CHICAGO (CBS) — It’s happening in thousands of Chicago homes: major construction or rehab work is being done without city permits.
The builders may save money by cutting corners, but buyers get stuck with expensive repairs to correct health and safety violations. CBS2 investigator Pam Zekman found it goes on even when the city is warned about the illegal work.
“We loved the house. It was remodeled. It didn’t need any work,” recalled Jane Intrieri. She and her husband Chris Simmons were first time homebuyers when they fell in love with a bungalow that was rehabbed with improvements that included a new kitchen, bathrooms, basement and attic rooms.
“It looked pretty and cozy,” Jane said. It was not so cozy two months after they moved in when they got an unexpected visit from a city building inspector followed by a notice charging them with doing the remodeling work without permits.
“I was terrified,” said Chris, fearful about the prospect of having to deal with the city and the additional costs they might have.
“We thought we made a good sound decision,” recalled Jane. “And we didn’t want it to turn into a financial burden for us.”
It was a classic flip. Records show the developer, Peter Szaflarski, paid $165,000 for the bungalow in April 2017.
Eight months later he sold it to Jane and Chris for $390,000.
“They were able to sell it really quickly to us. So they made a lot of money pretty fast. They turned it around quickly.”
Months before the couple moved in, the city received complaints about construction work being done without permits. Once in June from a neighbor and again in September from the office of the 26th Ward Alderman, Roberto Maldonado.
Maldonado said unpermitted construction work in the ward is rampant and he’s concerned.
“If you buy a property in the city of Chicago that was rehabbed without the proper permits, guess what? The new owners are going to be carrying the bag,” Maldonado stated.
So far inspections indicate Jane and Chris could be on the hook for an estimated $20,000 worth of fixes to correct ventilation, insulation, and electrical problems; and they’re not alone.
City records obtained by the CBS2 investigators under the Freedom of Information Act, show that between January 2017 and July 2019, 7,127 complaints were made to 3-1-1 about work being done without permits. Of those, 1,878 were not checked out by city inspectors—some because they could not gain entry to the home.
Like Jane and Chris, their home was not inspected until 8 months after the first complaint to 3-1-1.
Alderman Maldonado said that is “absolutely not” acceptable. “I am enraged because,” he said, “that means potentially buyers could buy homes that are potentially a hazard for them and their family.”
In fact, it could be dangerous. An Inspector General report covering five months in 2017 found a backlog of 5,000 inspections, many involving new and rehab construction with no permits.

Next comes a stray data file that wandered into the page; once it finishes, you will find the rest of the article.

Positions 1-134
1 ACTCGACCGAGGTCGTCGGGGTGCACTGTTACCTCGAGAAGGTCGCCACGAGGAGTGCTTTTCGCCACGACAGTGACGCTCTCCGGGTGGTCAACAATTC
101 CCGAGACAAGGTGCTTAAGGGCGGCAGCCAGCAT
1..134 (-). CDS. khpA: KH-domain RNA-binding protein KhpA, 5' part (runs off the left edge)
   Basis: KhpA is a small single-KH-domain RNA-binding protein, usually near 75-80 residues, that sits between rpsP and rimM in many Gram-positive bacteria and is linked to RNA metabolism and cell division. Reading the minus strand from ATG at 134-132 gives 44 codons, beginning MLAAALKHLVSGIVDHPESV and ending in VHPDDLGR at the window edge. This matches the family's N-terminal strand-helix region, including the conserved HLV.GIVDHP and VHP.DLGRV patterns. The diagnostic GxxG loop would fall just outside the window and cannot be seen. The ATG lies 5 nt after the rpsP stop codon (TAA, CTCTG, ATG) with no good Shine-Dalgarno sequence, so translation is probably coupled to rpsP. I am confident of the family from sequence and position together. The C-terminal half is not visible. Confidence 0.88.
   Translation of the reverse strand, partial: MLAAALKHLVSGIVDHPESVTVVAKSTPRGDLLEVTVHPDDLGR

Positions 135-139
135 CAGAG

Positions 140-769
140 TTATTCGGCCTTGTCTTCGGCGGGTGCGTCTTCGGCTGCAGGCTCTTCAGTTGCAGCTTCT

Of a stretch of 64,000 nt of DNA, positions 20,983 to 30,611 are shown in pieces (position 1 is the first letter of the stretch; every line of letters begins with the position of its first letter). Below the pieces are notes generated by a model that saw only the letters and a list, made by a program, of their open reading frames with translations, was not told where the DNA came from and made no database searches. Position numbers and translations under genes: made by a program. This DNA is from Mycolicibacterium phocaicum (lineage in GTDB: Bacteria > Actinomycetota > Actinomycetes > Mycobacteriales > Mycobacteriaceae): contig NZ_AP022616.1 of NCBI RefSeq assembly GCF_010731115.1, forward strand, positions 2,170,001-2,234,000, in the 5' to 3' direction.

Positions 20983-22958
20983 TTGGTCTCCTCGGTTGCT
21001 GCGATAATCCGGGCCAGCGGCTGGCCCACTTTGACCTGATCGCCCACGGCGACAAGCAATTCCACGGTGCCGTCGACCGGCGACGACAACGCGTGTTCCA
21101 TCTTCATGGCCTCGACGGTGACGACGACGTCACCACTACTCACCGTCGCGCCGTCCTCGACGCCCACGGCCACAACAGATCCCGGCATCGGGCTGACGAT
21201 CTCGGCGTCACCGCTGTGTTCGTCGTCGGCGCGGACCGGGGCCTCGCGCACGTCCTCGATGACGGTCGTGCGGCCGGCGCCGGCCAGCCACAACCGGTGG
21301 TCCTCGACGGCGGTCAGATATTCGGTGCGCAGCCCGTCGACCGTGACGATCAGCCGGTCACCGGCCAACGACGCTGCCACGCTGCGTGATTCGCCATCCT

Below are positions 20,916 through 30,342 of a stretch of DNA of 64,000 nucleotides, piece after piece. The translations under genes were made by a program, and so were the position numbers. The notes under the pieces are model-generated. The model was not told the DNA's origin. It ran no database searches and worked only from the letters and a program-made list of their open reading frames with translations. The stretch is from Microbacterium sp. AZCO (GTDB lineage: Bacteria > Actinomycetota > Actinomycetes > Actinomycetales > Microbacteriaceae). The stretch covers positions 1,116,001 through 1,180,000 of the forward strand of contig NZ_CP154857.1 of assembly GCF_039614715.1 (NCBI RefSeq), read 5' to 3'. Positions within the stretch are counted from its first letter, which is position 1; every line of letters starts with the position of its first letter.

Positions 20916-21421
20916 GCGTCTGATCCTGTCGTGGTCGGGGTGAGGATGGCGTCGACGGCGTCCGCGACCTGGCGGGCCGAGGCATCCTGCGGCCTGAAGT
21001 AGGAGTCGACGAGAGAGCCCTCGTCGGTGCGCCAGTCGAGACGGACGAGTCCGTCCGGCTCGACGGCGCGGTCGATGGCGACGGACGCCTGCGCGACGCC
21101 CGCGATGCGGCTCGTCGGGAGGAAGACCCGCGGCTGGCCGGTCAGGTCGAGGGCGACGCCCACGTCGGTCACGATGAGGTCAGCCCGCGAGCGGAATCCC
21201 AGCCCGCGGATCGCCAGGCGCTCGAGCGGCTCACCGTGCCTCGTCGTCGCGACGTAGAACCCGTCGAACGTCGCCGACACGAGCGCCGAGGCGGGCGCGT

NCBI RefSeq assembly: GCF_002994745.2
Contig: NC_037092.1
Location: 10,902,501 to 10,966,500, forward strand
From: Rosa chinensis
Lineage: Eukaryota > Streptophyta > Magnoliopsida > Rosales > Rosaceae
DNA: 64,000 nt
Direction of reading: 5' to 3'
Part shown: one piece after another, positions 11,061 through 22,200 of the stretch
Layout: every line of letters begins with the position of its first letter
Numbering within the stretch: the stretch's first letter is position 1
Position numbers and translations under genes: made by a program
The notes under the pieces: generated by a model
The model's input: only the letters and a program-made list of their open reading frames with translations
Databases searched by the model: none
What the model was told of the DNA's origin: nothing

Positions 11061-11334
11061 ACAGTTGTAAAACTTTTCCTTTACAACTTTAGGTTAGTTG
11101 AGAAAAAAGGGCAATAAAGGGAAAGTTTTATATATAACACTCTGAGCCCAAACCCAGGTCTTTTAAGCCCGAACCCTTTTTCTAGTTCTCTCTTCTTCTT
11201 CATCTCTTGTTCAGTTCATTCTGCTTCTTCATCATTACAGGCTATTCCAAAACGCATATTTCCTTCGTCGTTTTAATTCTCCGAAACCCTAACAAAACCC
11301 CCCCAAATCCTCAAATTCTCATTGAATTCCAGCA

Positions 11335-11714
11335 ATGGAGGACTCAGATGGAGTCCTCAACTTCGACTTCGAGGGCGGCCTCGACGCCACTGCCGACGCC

“What we saw was the department summarily closed out thousands of those,” said Joseph Ferguson, the city’s Inspector General. “No action being taken and simply closed off the books.”
Ferguson said the city needs more inspectors.
“A lot of construction done in this city, like every city is done by people without proper licenses and proper certification and it’s not done to code,” Ferguson said. “It means a public safety risk.”
Judy Fryland, the Chicago Building Commissioner, said she does not believe she needs more inspectors. She said they are now using inspectors more efficiently on weekends and at night, and they have been given electronic tablets to write up their findings, decreasing the downtime for paperwork.
“Right now I believe we are hitting the sweet spot,” Fryland said. “But if that changes and we need more inspectors of course we would ask for it.”
Jane and Chris were unable to catch up with the developer who sold them the home, rehabbed without city permits. But CBS2 Investigator Pam Zekman did.
“Why didn’t you get city building department permits,” Zekman asked.
“It was just a regular, you know, touch up paint kind of job,” Szaflarski responded.
No it wasn’t. If you look at these photos they show the homes condition before he purchased it.
“It was a gut rehab,” Zekman told Szaflarski.
“I would like to speak to my attorney,” he responded before closing the door on Zekman.
As a result of our investigation, the building department threatened to sue the developer if he did not fix the violations. He has now reportedly agreed to make the repairs, which may include additional violations hidden behind the walls.
“We are very serious about going after people doing work without permits because it puts people in danger and it can cause a lot of issues.”
It’s what Jane and Chris were hoping for.
“The city should go after the builders and the contractors,” Jane said. “They shouldn’t go after me.”
To protect yourself when buying a home that is newly constructed or a gut rehab, make sure the contractor had permits and that city inspectors approved the work that was done. Demand to see copies of that paperwork.
The building departments’ website has detailed information on the permitting process.